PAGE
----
Darker Than Amber (1970) - Rather ITC-ish actioner with Rod Taylor. Nice action, and off-kilter feel. Feels curiously un-American, perhaps because of Suzy Kendall, Theodore Bikel and James Booth. But doesn't make a whole lot of sense.

The Night Evelyn Came Out of the Grave (1971) - Typical bobbins giallo. Supposedly set in England, and unless it is Torquay, it's not very convincing.

Dear Dead Delilah (1972) - Abysmal, almost John Watersesque Nashville schlock with Agnes Moorehead, Michael Ansara, Will Geer and an electric wheelchair. Profil font alert.

The Final Programme (1973) - I like Fuest's Phibes films, but this is a mess. Graham Crowden should be higher billed. Jon Finch and Jenny Runacre aren't likeable. It feels indulgent, very Avengers-y, with all the weaknesses of the series. The plot is just an excuse for a runaround.

Hard Times (1975) - Unusually refined period outing for the era, Bronson and Coburn spar, for what it is, Walter Hill manages to make it work.

Vigilante Force (1976) - Kris Kristofferson made this the same year as A Star Is Born. A Gene Corman produced postWalking Tall vehicle for him and the lesser talented Jan Michael Vincent. It also has Bernadette Peters and Victoria Principal. Forgettable bar the climax where Kris fights hicks through a post apocalyptic ghost town landscape in a marching band outfit.

The Killer Inside Me (1976) - Atmospheric but aimless and overtly jubilantly-soundtracked Jim Thompson cowboy noir with Stacy Keach.

Nightmare In Blood (1977)  - Amateurish but incredibly interesting fan-made exploration about fan culture.

The Odd Job (1978) - A dire, confused attempt at both a solo venture for a lost looking Graham Chapman and a rare cinematic outing for Sir David Jason, who does significantly better with the material, and seems to be basically trying to be the next Sellers.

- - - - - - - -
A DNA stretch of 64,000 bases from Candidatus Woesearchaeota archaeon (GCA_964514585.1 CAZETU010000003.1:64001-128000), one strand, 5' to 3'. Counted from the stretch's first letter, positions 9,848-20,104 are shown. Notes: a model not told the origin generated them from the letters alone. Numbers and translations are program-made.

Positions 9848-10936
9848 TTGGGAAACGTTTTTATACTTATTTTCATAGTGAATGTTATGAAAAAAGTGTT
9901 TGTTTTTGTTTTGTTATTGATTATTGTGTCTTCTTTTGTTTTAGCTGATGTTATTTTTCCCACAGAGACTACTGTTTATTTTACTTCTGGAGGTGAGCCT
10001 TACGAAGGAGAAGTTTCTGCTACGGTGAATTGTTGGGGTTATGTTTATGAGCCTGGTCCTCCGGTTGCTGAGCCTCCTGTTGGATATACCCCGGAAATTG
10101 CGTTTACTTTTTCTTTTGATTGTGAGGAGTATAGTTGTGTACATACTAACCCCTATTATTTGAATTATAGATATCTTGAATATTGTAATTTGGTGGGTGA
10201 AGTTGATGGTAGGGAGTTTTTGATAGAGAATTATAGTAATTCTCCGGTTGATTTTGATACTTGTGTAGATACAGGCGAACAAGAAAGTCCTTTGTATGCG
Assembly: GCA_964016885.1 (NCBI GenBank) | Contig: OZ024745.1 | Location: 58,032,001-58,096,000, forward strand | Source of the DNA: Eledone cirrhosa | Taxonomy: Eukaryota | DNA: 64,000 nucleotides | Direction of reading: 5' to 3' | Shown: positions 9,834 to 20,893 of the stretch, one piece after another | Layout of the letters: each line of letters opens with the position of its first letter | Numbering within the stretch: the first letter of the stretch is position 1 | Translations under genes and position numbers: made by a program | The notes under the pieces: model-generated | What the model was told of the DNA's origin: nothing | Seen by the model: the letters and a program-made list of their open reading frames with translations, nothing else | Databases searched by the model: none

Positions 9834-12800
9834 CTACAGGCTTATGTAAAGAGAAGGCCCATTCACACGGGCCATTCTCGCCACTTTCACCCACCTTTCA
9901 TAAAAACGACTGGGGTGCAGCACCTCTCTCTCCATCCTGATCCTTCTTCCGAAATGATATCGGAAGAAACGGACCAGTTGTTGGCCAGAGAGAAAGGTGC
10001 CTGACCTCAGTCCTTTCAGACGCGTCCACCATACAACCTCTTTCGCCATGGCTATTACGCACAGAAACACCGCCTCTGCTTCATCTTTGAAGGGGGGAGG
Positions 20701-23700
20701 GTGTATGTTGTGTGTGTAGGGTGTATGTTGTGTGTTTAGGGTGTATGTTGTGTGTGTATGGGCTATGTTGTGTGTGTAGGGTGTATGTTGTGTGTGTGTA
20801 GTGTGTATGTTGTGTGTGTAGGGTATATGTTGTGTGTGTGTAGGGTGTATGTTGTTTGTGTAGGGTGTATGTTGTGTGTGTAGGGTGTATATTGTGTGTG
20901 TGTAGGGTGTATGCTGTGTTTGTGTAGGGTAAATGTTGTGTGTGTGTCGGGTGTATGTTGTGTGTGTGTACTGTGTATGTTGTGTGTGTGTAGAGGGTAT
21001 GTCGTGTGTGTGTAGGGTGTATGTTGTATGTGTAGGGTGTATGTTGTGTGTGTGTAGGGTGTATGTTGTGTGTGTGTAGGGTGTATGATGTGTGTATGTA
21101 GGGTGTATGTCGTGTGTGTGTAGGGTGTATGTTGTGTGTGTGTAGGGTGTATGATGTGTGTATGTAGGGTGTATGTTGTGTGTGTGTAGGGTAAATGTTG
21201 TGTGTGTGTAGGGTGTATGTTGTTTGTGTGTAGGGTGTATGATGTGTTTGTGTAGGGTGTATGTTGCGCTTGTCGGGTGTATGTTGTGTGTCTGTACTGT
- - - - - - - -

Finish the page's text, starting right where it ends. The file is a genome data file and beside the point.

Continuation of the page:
Fish Hawk (1979) - Typical Canadian family thing with Will Sampson, preachy thing about interracial friendship.
My Side of the Mountain (1969) is a better, if rather Disney-ish exploration of the Canadian wilderness.

The Humanoid (1979) -  A city called Metropolis, "Krypton metal", a Darth Vader manque, Corinne Clery dressed in white says "it's our only hope" while filing into into a robot, a wedge-shaped super-spaceship trundling across the screen, set design that mimics the Falcon,  scrolling opening credits. At least with other Star Wars knockoffs, they try to place some kind of deranged originality, be it clipper ships, druids or George Peppard drinking beer and singing Burl Ives songs. This is almost slavishly faithful to Star Wars and to a lesser extent, Superman, and even the odd original elements, Richard Kiel as a space merc who becomes a Hulk-like supermutant is derived from Frankenstein, Barbara Bach is Space Ingrid Pitt, the Tibetan kid with telekinetic Buddhist superpowers is a mini-Obi Wan... But for a film released by Columbia, with a relatively starry cast (five time Oscar nominee Arthur Kennedy blustering as a mad scientist), it's so blatant. That this never got a US release thanks to AIP being embarrassed of it explains why Lucas didn't blast the thing down with a lawsuit.

Christ Stopped at Eboli (1979) - Francesco Rosi film, basically just Gian Maria Volonte wandering about an Italian village.

Monstroid (1979) - The sheer ambition of the film despite its awfulness almost wins one over. And the design of the monster is interesting, even if the execution is ridiculous. At least it has a monster unlike Barracuda (1978), the most boring Jaws knockoff.

The Man With Bogart's Face (1980) - Despite an international cast, and Robert Sacchi both a dead ringer in voice and face for Bogie, this is dumb. It's not much  of a spoof, in fact at times forgets it is, and instead feels like a pilot for a slightly more Get Smart-type series. It feels cheap, the music feels televisual, the framing... Avoidable. Has Herbert Lom to tie it into the Pink Panther series it wants to be.

Terror Train (1980) - Hmm, a rather cramped, badly lit and unsuspenseful slasher. Though having the killer be undercover in drag is clever, and casting a drag queen a good choice, though it doesn't help the Uncanny Valley nature of the character.

Tried watching Blue Collar by Paul Schrader. But it gave me an headache.
Ditto King of Hearts with Alan Bates, which felt baffling and sentimental, in a kind of Cuckoo's Nest manner.